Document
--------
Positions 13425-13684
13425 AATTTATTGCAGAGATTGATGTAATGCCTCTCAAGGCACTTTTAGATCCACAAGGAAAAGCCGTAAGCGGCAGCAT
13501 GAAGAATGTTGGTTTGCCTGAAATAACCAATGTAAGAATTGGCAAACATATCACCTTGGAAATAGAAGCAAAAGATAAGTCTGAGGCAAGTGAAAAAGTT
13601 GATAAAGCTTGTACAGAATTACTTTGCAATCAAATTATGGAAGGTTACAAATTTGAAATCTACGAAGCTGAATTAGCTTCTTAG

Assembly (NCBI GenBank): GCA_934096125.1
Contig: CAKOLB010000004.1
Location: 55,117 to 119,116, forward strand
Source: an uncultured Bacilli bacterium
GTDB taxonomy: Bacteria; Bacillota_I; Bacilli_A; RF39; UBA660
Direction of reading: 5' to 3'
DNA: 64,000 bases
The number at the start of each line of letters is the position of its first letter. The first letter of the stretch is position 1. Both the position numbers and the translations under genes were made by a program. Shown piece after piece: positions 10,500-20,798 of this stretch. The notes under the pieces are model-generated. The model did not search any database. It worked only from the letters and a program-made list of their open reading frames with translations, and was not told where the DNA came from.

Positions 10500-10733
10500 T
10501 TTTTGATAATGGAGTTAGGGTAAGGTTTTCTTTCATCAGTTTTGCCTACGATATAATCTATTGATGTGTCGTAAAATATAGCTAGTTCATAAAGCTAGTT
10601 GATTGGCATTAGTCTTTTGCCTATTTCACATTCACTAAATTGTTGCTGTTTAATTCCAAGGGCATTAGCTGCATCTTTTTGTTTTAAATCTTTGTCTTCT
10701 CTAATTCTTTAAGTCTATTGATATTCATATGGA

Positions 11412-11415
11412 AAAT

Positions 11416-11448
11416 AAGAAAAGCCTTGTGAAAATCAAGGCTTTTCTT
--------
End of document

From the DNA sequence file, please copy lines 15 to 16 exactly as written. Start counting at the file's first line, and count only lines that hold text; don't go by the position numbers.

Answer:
10501 TTTTGATAATGGAGTTAGGGTAAGGTTTTCTTTCATCAGTTTTGCCTACGATATAATCTATTGATGTGTCGTAAAATATAGCTAGTTCATAAAGCTAGTT
10601 GATTGGCATTAGTCTTTTGCCTATTTCACATTCACTAAATTGTTGCTGTTTAATTCCAAGGGCATTAGCTGCATCTTTTTGTTTTAAATCTTTGTCTTCT